Christian Copyright Licensing International
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CCLI is a privately owned company that was founded in the US in 1988 by Howard Rachinski, who is the President/CEO. CCLI was launched after being developed by Howard for 3½ years while he was a Music Minister at a large church in Portland, Oregon. This prototype, called Starpraise Ministries, began in May 1985. CCLI offers copyright licensing of songs and other resource materials for use in Christian worship.
Since its foundation, CCLI has expanded around the world to Australia, Botswana, Canada, Denmark, Faroe Islands, Finland, Germany, Iceland, Ireland, Lesotho, Malawi, Namibia, Netherlands, New Zealand, Norway, Singapore, South Africa, Swaziland, Sweden, Switzerland, United Kingdom, and Zimbabwe.
Licences and services
The licenses / services offered by CCLI have expanded, including:
- Church Copyright License
- for the reproduction of songs (The CCLI.COM Church License does not allow you to make copies of originals. From the CCLI.COM License: "3.0 restrictions: This license does not allow churches to do the following: Photocopy or duplicate any photo sheet music (octavos) cantadas, musicals, handbell music, keyboard music, vocal solo, or instrumental works.")
- Photocopy / Music Reproduction License
- for the photocopying of contemporary worship music
- online access of worship song lyrics, sound samples, and download of lead sheets, chord sheets, and soprano/alto/tenor/bass hymn sheets
- Video License
- in a joint venture with MPLC, under the company name of Christian Video Licensing International, for the copyright licensing of the playing of videos / DVDs for church activities
- CVLI introduced ScreenVue in 2003 as a separate service available for CVLI Video Licensees. ScreenVue offers both free and paid membership which gives the subscriber access to movie clips for illustration use in sermons or other presentations.
As of July 15, 2007, the annual fee for a US CCLI license ranged from $49 (for a church size less than 25 people) to $4260 (for a church size greater than 200,000 people). License fees are similar for churches in other countries, taking exchange rates into account.
"CCLI distributes the majority of the License Fee to the copyright owners (i.e., publishers and songwriters) as royalties." More information about CCLI's royalty distribution policies is available on the CCLI web site. That page also says "Every year CCLI holds an Owner's Meeting for each region, where full details of License fees collected, and royalties distributed, are reported. Every song copyright owner participating in the Church Copyright License program is invited to the meeting for that region."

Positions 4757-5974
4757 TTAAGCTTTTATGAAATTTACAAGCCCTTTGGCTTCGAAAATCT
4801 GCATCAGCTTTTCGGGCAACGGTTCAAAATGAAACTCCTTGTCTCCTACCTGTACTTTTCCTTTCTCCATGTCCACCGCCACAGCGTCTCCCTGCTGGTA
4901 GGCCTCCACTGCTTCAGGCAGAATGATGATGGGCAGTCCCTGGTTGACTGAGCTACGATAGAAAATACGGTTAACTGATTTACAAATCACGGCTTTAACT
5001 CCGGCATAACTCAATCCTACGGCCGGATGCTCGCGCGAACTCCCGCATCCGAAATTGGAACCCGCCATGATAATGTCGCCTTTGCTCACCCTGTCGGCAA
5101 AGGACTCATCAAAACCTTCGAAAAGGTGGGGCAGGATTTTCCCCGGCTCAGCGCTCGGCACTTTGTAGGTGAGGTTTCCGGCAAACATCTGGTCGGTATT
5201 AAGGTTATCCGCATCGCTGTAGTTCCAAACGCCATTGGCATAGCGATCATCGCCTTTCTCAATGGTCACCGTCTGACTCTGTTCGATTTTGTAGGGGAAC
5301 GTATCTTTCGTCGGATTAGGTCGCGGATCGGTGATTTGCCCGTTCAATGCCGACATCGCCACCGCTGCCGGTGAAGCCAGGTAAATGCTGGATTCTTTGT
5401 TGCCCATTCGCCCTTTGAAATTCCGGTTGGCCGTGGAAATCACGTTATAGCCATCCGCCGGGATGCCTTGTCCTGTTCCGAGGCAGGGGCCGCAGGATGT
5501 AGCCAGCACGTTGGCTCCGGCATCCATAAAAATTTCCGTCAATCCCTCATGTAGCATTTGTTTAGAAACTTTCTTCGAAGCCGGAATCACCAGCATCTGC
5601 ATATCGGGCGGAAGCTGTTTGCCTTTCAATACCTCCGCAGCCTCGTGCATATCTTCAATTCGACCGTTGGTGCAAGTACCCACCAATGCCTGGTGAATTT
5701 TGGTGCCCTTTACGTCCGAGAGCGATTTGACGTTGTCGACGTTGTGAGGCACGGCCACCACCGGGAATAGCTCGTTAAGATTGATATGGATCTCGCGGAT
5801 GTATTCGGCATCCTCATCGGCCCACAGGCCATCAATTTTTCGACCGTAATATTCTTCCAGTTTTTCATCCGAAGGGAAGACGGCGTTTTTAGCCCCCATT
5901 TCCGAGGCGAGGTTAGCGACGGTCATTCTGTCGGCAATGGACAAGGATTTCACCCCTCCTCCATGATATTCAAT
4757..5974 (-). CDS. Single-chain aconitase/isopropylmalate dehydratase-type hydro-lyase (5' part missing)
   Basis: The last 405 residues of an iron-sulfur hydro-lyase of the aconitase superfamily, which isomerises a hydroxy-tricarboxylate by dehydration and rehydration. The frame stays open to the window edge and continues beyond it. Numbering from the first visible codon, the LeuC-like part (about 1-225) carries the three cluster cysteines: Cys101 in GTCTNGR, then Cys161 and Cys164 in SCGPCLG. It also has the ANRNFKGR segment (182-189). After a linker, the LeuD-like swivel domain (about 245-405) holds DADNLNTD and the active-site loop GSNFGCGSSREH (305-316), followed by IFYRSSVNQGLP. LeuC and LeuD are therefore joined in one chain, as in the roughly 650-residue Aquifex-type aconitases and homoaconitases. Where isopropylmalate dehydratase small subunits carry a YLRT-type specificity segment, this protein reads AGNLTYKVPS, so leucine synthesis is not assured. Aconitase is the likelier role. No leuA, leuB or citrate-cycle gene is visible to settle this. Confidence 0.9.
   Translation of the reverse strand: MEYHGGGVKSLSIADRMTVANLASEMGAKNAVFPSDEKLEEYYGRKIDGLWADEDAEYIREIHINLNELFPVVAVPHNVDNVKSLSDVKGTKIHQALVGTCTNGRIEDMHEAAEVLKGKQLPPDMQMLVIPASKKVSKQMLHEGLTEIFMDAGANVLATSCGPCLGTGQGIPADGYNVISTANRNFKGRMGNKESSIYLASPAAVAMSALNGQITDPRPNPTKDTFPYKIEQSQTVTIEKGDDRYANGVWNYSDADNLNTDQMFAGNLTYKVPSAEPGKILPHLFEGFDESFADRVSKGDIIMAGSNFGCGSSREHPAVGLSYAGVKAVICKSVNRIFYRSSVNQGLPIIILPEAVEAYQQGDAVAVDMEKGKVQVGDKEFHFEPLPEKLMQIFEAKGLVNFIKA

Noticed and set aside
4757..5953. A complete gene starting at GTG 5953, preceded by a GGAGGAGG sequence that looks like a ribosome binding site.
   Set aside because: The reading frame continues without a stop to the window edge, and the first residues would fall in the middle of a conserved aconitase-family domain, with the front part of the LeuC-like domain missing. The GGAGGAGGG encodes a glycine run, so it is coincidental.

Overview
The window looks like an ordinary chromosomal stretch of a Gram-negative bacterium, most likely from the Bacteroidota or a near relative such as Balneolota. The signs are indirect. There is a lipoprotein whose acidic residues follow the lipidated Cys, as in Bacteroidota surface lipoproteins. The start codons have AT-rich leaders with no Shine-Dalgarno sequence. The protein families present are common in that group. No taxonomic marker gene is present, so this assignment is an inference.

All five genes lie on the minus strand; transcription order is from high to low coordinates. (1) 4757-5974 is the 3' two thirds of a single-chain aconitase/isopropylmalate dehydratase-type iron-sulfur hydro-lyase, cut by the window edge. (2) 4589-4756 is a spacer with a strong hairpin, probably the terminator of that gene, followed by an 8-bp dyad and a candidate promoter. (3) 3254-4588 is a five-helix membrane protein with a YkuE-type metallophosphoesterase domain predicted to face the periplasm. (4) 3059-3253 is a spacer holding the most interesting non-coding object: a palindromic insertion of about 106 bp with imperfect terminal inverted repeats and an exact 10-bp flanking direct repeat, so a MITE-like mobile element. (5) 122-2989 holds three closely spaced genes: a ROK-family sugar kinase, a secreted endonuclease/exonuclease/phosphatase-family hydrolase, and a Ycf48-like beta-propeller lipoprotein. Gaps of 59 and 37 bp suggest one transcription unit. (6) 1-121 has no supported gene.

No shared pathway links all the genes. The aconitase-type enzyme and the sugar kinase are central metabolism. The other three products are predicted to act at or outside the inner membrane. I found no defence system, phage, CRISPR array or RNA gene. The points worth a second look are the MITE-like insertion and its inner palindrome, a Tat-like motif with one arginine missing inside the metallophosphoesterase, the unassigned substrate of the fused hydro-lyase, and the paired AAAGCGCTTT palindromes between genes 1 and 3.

Copyright issues in worship
Problems began to arise during the 1970s, when large numbers of new worship songs were written and became popular in many churches. Managing these songs was difficult, as churches typically used material drawn from a number of songbooks and new publications were released frequently. It became common practice for churches to either create their own songbook, to include songs on a service sheet, or to project the songs using an overhead projector. (Slide projectors were occasionally used in the early days. Today the use of a video projector is more common.) Each option required making a copy of the lyrics, an act which was in breach of copyright law.
The same issues arose for church musicians, who needed a collection of music books. Frequently, they resorted to photocopying music, which again is a breach of copyright law.
To undertake this legally would previously have required a church to obtain permission from all the copyright holders, a time-consuming and potentially costly process. CCLI has simplified matters by negotiating agreements with music publishers that enable them to issue licenses giving permission for words or music to be copied in return for a specified fee.
When a CCLI license is not needed
- A CCLI license is not needed if copying of music is not undertaken by a church or other organization. For example, if a church just uses published hymnbooks or songbooks, then no license is needed.
- If music is copied with the permission of the copyright owner (e.g., if a church goes to a publisher directly), then no license is needed.
- No license is needed if all music is in the public domain or covered by something like the Creative Commons licenses. As an example, most sufficiently old hymns are in the public domain. CCLI maintains a list of songs that are in the public domain. If all of the songs that an organization uses are in that list, then the organization does not need to pay the CCLI license fee. As of July 15, 2007, CCLI's list contained 7270 public domain songs.
- When a church has a license from another organization that covers the right to project songs.
- When music is used that is not part of the CCLI catalog. Not every copyright owner has an agreement with CCLI to license their music. In these cases, a CCLI license cannot provide rights to copy music and the church must secure permission from the owner. This is usually the case whenever a member of the church writes music, though the member will typically give permission for their own church to use their music.
- "The Church Copyright License Annual Fee - U.S.". Retrieved 2007-07-15.
- "The Church Copyright License Annual Fee - Canada". Retrieved 2007-07-15.
- "CCLI (Australia) - Church Copyright Licence Cost". Retrieved 2007-07-15.
- "CCLI - Royalty Process". Retrieved 2007-07-15.
- "Copyright Board of Canada : Copyright Act subsection 32.2(3)". Archived from the original on 2008-03-31. Retrieved 2008-04-24.
- "United States Code/Title 17/Chapter 1/Section 110 subsection 3". Retrieved 2008-04-24.